Meet the Sapphire 5450

Along with our reference card from AMD, Sapphire also sent in their near-reference 5450. As it was clocked correctly at 650MHz/800MHz, we were able to use this card to benchmark the 5450 at its proper clocks, so we’d like to thank Sapphire for sending this in.

The Sapphire 5450 is nearly identical to AMD’s reference card. It uses the same PCB and the same port configuration, and the RAM chips are the appropriate 800MHz Samsung DDR3 chips. The key difference between the two cards is that while AMD is using a double-wide heatsink, the Sapphire 5450 is using a smaller single-wide heatsink. This means that the Sapphire 5450 will fit in to cases where only a single slot’s worth of space is available below the card.

However on the flip side (in all senses of the word) Sapphire’s heatsink wraps around the card slightly, which results in it sticking up from the back side of the card. Technically speaking the heatsink is encroaching on the space that belongs to the card above it, so the Sapphire card won’t fit if there’s a card more than 2 inches long in the slot above it, or if there are tall motherboard components there. In our case it encroached on the audio riser card for our Rampage II Extreme Motherboard. This shouldn’t be a problem for the vast majority of users and is more compatible than a card with a double-wide heatsink, but nevertheless check your case to make sure there’s room for the heatsink on the back side of the card.

As is usually the case with bottom-tier cards, Sapphire packs the 5450 with very little. It comes with a driver CD, the low-profile brackets for the card (it ships with the full-profile bracket installed), an instruction manual, and ArcSoft’s SimHD plugin for upconverting video conferencing feeds. Surprisingly, all of this comes in a full-sized box – this is the first sub-$100 card we’ve seen in some time to not come in a mini-box.

Sapphire also sent along their entire 5450 product chart. Of note, they will be releasing DDR2 and DDR3 cards with HDMI ports that are otherwise identical to today's DisplayPort card, so HTPC users will not be left out in the cold.

Meet the 5450 The Almost Perfect HTPC Card
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  • uibo - Thursday, February 4, 2010 - link

    Why don't the Radeon "Cheese Slices" video screenshots have horizontal lines? The Nvidia ones have them... Reply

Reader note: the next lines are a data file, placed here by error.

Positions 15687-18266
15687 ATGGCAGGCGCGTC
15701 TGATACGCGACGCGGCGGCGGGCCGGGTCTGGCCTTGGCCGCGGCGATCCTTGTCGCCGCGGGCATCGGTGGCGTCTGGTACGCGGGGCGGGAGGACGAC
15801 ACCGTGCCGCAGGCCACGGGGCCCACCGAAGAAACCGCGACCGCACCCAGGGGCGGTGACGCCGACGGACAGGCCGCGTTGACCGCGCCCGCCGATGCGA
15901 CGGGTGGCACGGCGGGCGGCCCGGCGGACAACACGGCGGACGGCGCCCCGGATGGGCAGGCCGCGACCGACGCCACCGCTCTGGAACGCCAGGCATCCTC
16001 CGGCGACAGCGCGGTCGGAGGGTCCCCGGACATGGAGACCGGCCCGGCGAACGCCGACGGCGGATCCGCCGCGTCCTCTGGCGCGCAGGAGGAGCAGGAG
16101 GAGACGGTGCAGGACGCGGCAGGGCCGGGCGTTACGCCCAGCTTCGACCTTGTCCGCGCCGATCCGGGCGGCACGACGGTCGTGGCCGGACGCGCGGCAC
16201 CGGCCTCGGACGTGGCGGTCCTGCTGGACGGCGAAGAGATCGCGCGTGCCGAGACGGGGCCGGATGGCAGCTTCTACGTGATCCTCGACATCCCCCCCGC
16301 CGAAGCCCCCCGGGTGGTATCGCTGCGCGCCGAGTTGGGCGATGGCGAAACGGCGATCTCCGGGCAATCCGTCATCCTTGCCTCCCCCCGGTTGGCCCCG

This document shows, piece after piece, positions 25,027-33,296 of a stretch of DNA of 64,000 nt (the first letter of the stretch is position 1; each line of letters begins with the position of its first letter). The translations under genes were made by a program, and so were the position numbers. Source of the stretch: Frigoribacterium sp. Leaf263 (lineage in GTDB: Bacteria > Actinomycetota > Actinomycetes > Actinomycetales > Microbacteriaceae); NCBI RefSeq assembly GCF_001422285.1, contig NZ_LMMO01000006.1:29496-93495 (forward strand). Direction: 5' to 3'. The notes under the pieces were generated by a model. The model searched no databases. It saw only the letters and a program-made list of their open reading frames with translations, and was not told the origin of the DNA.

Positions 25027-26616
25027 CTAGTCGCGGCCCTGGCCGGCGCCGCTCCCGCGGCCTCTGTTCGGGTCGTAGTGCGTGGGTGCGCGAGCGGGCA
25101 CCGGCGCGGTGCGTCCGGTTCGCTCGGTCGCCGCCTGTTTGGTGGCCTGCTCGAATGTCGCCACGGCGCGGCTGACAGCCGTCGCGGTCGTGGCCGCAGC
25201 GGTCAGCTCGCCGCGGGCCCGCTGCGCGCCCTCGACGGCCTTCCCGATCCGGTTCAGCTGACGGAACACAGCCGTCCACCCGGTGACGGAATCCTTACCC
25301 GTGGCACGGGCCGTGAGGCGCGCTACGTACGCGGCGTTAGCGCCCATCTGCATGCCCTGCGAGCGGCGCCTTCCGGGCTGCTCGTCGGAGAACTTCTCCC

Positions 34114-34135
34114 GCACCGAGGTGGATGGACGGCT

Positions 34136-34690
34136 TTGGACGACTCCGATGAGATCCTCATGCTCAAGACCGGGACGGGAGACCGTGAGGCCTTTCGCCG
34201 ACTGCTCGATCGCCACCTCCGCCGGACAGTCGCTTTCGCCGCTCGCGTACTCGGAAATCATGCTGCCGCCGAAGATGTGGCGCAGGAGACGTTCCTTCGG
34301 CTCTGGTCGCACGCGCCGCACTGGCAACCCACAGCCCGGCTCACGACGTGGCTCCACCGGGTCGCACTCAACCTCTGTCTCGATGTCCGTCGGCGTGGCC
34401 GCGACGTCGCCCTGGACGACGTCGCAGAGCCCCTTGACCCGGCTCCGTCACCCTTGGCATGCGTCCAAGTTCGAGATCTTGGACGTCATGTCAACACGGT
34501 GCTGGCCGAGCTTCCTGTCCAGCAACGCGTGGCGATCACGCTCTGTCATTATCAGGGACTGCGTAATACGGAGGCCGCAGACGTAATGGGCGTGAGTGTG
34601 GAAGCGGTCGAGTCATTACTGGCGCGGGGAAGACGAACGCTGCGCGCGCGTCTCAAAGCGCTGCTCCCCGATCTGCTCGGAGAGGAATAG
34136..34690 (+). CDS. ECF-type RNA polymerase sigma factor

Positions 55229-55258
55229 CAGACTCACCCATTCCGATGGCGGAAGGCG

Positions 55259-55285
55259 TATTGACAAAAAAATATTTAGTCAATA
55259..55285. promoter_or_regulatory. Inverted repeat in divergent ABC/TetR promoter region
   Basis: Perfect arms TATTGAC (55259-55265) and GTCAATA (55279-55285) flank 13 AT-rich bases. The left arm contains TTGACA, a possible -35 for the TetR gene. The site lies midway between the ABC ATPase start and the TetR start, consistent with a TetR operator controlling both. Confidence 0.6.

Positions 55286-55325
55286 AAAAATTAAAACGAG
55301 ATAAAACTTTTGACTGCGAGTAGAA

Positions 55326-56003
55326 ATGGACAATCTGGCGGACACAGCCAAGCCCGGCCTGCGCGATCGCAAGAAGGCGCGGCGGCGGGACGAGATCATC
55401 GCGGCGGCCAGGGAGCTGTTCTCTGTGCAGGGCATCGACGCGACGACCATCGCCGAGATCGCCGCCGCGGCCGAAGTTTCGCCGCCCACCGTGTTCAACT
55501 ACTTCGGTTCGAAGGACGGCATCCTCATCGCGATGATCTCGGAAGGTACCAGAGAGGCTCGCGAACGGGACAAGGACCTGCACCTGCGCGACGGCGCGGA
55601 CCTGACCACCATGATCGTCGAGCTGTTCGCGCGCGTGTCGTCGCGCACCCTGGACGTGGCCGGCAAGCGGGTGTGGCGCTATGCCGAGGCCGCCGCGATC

• Ryan Smith - Thursday, February 4, 2010 - link

    It's an artifact of stepping through the video one frame at a time with MPC-HC with the MS MPEG-2 decoder. Doing so captures the angled lines correctly, but it doesn't quite capture some of the other artifacts exactly the same because it ends up a field (basically half a frame) ahead.

    In motion the Radeon cards are getting it right.
    Reply
  • blaubart - Tuesday, February 9, 2010 - link

    Congrats Ryan, your Cheese Slices testing outside of a HTPC forum was really a big surprise for me! Keep on pushing AMD/Nvidia to realize that there's more than gamers in this world!

    > Horizontal 1p lines missing:
    I'm also wondering normally the 1p lines are no problem in screenshots (MPC-HC and more). Maybe you shot them during the "odd movement" (1h+3v see description in Cheese Slices thread). I have now edited Post #1: screenshots only during "even movement".

    This link shows it (sorry German):
    http://www.dvbviewer.info/forum/index.php?s=&s...">http://www.dvbviewer.info/forum/index.p...c=34863&...

    1080i-1 ---> odd movement
    1080i-2 ---> even movement

    What's more, GT220.png and G210.png show MA in 1p and "respone - noise" but VA in the ticker, How did you manage this? Ah I see, you left a mailaddress, I will send you a mail.
    Reply
  • uibo - Thursday, February 4, 2010 - link

    Oh and the Nvidia G210 has some artifacts for the vertical lines with some pixels shifted right. Reply
  • silverblue - Thursday, February 4, 2010 - link

    ...then this might call for an article to look at it in that very light. However, is there a higher performing part for both series that can be directly compared? I'm guessing not, as they all differ in some way, be it shader numbers, ROPs or texture units. The only way I can think to do it would be comparing two 512MB 4850s to a downclocked 5870, but even if that were possible, you'll still get a performance drop due to Crossfire. Hmm. Reply
  • MrSpadge - Thursday, February 4, 2010 - link

    5770 is as close as it gets. THere's the difference in the memory subsystem, though. Could be that the best bench to run would be ShaderMark. Reply
  • GeorgeH - Thursday, February 4, 2010 - link

    You mention the Sapphire's heatsink quite a bit, but I didn't see any pictures of it (at least the reverse side) in the article; was that an oversight or am I blind? Reply
  • Ryan Smith - Thursday, February 4, 2010 - link

    Oversight. I thought I had a stock photo of the rear. I'll get one in the morning.

    If you're really curious, it's the same heatsink that's on their 4350, which there are plenty of pictures of.
    Reply
  • GeorgeH - Thursday, February 4, 2010 - link

    I see it now, thanks - it's actually not nearly as "bad" as I thought it'd be. Reply
  • Ryan Smith - Thursday, February 4, 2010 - link

    Oversight. I thought I had a stock photo of the rear. I'll get one in the morning. Reply

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